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Home > To be noted > Events

Our congratulations go to Marie-Amélie Candau for successfully defending her doctoral thesis.

Marie-Amélie’s supervisors were Olivia Aubriot, CNRS-CEH and Frédéric Landy, Université Nanterre/LAVUE-IF Pondichéry.

 
 
 
 

Title of the doctoral thesis

Flood management policy and (re)production of socio-spatial inequalities in the Koshi plain: eastern Nepalese Tarai and northern Bihar

presented by Marie-Amélie
PhD student affiliated to CEH and contributor to the ANR research project Land-Water
 
 

Examiners:
Jean-Paul Bravard, Université de Lyon, rapporteur
Pierre Dérioz, Université d’Avignon/Espace-Dev, rapporteur
Thierry Ruf, IRD/GRED, examiner
 
 
Abstract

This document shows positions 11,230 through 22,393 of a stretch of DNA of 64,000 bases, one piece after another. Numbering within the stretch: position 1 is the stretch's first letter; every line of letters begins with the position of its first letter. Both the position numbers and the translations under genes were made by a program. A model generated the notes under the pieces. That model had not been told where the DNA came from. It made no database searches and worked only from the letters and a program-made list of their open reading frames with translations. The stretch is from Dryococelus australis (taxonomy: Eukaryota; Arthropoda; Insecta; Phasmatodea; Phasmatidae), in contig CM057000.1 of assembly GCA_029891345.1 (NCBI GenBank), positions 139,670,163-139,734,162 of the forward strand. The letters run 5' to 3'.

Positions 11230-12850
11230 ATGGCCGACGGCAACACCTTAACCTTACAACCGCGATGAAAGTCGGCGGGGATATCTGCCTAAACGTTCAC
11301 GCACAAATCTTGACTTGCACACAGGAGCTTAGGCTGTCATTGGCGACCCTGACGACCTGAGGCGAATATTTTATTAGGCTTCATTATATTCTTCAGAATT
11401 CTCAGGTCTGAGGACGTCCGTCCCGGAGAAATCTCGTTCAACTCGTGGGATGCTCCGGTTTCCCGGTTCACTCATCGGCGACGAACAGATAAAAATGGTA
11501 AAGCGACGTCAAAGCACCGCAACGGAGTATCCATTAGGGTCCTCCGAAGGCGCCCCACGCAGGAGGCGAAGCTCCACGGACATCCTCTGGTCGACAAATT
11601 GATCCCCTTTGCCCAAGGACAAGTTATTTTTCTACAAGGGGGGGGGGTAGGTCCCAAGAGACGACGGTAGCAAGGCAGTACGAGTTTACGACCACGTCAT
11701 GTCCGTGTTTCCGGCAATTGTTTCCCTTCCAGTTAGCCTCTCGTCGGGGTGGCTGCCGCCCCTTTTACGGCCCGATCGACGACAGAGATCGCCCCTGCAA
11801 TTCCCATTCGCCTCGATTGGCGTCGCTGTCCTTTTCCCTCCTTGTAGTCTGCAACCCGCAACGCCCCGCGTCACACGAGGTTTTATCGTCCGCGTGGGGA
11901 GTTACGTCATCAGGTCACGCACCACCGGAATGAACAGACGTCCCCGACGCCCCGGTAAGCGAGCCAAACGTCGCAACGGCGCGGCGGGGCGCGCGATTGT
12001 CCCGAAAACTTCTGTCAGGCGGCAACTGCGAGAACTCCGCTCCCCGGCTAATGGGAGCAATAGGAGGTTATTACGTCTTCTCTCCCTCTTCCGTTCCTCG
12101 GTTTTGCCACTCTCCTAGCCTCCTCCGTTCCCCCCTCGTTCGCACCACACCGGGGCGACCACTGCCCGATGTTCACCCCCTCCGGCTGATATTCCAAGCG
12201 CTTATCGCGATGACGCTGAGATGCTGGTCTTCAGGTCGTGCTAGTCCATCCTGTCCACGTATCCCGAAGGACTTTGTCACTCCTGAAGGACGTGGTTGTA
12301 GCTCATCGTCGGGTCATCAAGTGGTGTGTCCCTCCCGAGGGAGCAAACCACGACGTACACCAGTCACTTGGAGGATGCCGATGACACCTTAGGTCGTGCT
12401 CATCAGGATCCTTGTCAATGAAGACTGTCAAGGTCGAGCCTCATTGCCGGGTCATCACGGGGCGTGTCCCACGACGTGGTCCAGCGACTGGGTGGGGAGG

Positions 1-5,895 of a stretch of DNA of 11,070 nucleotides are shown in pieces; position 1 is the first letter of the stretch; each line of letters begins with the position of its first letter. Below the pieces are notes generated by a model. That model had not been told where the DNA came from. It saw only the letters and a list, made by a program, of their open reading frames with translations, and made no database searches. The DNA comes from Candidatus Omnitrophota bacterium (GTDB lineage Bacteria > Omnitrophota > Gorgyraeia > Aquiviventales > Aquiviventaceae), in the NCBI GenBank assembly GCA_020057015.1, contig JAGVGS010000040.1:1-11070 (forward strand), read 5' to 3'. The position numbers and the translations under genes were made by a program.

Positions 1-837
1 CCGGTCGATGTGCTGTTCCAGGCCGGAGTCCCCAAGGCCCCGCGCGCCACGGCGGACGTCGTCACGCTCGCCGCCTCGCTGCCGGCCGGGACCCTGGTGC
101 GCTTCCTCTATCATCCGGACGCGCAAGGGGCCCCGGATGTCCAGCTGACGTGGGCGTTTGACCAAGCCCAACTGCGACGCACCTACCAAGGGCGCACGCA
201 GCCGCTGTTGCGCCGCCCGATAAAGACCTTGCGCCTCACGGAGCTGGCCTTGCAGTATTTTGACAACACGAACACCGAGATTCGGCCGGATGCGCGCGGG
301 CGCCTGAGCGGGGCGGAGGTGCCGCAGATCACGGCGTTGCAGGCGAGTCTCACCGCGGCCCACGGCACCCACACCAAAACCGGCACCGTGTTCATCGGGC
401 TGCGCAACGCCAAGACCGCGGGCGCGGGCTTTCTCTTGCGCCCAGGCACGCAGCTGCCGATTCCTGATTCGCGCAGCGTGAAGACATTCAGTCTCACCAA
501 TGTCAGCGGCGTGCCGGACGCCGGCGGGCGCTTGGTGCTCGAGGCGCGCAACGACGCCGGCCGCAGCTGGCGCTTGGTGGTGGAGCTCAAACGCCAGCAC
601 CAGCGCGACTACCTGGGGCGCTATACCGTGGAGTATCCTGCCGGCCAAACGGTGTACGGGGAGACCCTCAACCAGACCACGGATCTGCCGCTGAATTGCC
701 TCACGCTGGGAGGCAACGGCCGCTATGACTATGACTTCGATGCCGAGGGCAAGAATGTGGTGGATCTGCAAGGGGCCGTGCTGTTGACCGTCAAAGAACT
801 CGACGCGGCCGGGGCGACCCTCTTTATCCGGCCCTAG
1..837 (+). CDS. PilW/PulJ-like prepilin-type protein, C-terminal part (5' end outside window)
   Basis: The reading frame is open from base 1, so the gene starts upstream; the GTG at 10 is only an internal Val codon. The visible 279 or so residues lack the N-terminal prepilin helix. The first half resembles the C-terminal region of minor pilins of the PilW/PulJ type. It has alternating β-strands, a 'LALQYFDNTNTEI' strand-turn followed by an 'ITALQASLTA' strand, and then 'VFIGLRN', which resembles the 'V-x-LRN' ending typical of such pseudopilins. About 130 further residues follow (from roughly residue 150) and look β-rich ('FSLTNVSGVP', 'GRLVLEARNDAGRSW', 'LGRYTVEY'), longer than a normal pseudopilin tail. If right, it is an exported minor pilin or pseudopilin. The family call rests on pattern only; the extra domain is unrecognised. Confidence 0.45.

Floods have always been a challenge to human societies whether the latter have managed to adapt to them or not. The southern Himalayan foothills are certainly the greatest challenge to humans due to a combination of factors such as the force and irregularity of flows, the strength of this sediment-laden water, the unpredictability of variations due to erratic monsoon rains, the instability of the course of the river due to sudden slope discontinuity and the high hydraulic gradient of rivers when entering the Gangetic plain, as well as the relatively high density of the population (over 500 inhabitants/km²). The management of these rivers, long neglected due to the unique combination of these factors, has become an obsession for modern Indian and Nepalese nations who are developing this plain with a high socio-economic potential, in North Bihar and the Tarai respectively, which is indeed fundamental for Nepal. The aim of this development is to keep the capricious river flows within dikes and to divert water into irrigation canals using dams. However, the expected results are not forthcoming. In recent times flooding has increased in both frequency and duration; the areas exposed have expanded and, above all, the causes are now more diversified, which clearly indicates the failure of current management strategies. Consequently, the loss of life and property has continued to increase, culminating in the 2008 catastrophe which resulted in over thirty thousand deaths and massive damage to property and livestock. The field analysis focusing on six villages located between dikes or close to tributaries of the powerful Koshi River clearly confirms this observation which is compounded by the study of the Nepalese and Indian villages that suffered devastation in 2008. The human consequences are dramatic. There has been a staggering impoverishment of the working class, with an uncontrollable increase in the number of landless families now living in extreme destitution, with no health care, no schools, while wealthy social classes have at the same time continued to thrive. A study of the decision-making and distribution circuits reveals a semi-feudal social system, controlled by the heirs of the former "zamindars" who have remained powerful landowners influencing all development-related decisions in order to protect their own land, often at the expense of the poor. Thus, a mechanism of preferential treatment and of misappropriation of wealth has set in, with the help of a largely corrupt and clientelist political power at all decision-making levels, from the elected representative to the engineer, from the entrepreneur to the NGO, all of which is now made worse by the involvement of mafia networks. There is an obvious decline in central or regional power, with insecurity gaining the whole territory, in addition to the high level of vulnerability when faced with the risk of floods that are sterilising more and more agricultural land, and therefore threatening more and more people.